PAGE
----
• Regina Peldszus, PhD, is a Senior Policy Officer with the German space agency, DLR Space Administration, currently seconded to the Federal Ministry of Economic Affairs & Energy, where she focuses on space security and space surveillance in the national, European, and international context, and sits on the shadow committee overseeing the Space Situational Awareness component of the upcoming European Union space program. Prior to joining DLR, Regina was an Internal Research Fellow with the European Space Agency (ESA) at the European Space Operations Centre, Studies & Special Projects Division, analyzing resilience of mission control in critical phases. With a background in systems design, space and arctic studies, her interests focus on space from a complex systems perspective, including technology governance, resilience, dual-use, and ground-based infrastructure.

Moderator: Victoria Samson, SWF Washington Office Director 

11:00 - What can we do? Lessons and ideas from verification regimes


  • Asha Balakrishnan is a Research Staff Member at the Science and Technology Policy Institute (STPI), a Federally-Funded Research and Development Center that provides rigorous and objective analysis of science and technology policy issues for the White House Office of Science and Technology Policy. She brings engineering expertise to STPI work in the areas of space policy, program evaluation, advanced manufacturing and STEM education and workforce training. Recently, she has collaborated with colleagues on a number reports on space situational awareness, orbital debris issues, space traffic management and small satellite technologies. Balakrishnan has a BS in mechanical engineering from the University of Illinois. Both her MS and PhD are in mechanical engineering from the Massachusetts Institute of Technology.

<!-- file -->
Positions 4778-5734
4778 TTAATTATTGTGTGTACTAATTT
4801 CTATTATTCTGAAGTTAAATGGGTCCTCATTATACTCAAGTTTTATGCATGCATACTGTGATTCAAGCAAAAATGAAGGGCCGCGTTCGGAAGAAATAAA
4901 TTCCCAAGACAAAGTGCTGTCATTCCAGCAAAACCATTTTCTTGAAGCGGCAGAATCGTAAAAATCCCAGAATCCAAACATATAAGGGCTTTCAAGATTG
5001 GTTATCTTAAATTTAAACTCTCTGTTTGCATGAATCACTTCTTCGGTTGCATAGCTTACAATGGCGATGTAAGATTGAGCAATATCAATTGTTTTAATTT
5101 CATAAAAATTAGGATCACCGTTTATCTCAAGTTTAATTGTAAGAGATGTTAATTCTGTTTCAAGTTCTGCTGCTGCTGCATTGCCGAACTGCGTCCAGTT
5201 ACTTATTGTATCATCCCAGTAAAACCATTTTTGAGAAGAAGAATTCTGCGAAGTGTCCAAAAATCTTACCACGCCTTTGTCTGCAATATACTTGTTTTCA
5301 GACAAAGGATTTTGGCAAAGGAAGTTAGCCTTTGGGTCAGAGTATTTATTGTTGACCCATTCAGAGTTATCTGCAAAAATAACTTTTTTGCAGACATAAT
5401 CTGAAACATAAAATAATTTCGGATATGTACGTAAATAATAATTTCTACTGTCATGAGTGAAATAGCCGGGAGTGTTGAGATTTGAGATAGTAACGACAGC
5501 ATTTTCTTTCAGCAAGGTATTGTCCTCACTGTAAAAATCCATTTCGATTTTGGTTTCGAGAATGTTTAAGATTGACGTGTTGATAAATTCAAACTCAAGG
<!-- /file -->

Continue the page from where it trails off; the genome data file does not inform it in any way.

• Gunnar Jeremias is the head of the Research Group for Biological Arms Control at the University of Hamburg’s Centre for Science and Peace Research, where he is mainly involved in projects concerning biosecurity and the Biological Weapons Convention, specifically confidence-building measures and compliance monitoring based on open-source intelligence. He teaches on bioethics and the nexus of biology and peace research. Before he started working for the Research Group, he conducted a number of research projects in the area of bioethics and worked as a researcher for Greenpeace.
  • Larry MacFaul is Director of the Verification and Monitoring Programme at VERTIC and Deputy Executive Director (Acting) of the organization. His work focuses on technical, legal and policy issues in security and development including trafficking in radioactive materials, nuclear safeguards, nuclear disarmament verification, UN chemical and biological weapons investigations, conventional arms controls, Open Skies Treaty, UN Convention on Climate Change, and illegal production and trade in natural resources.

Moderator: John Borrie, UNIDIR

11:50 - Commentator: Brian Weeden, SWF Director of Program Planning 


For more information, please visit the UNIDIR event page or contact Washington Office Director Victoria Samson

Last updated on April 24, 2022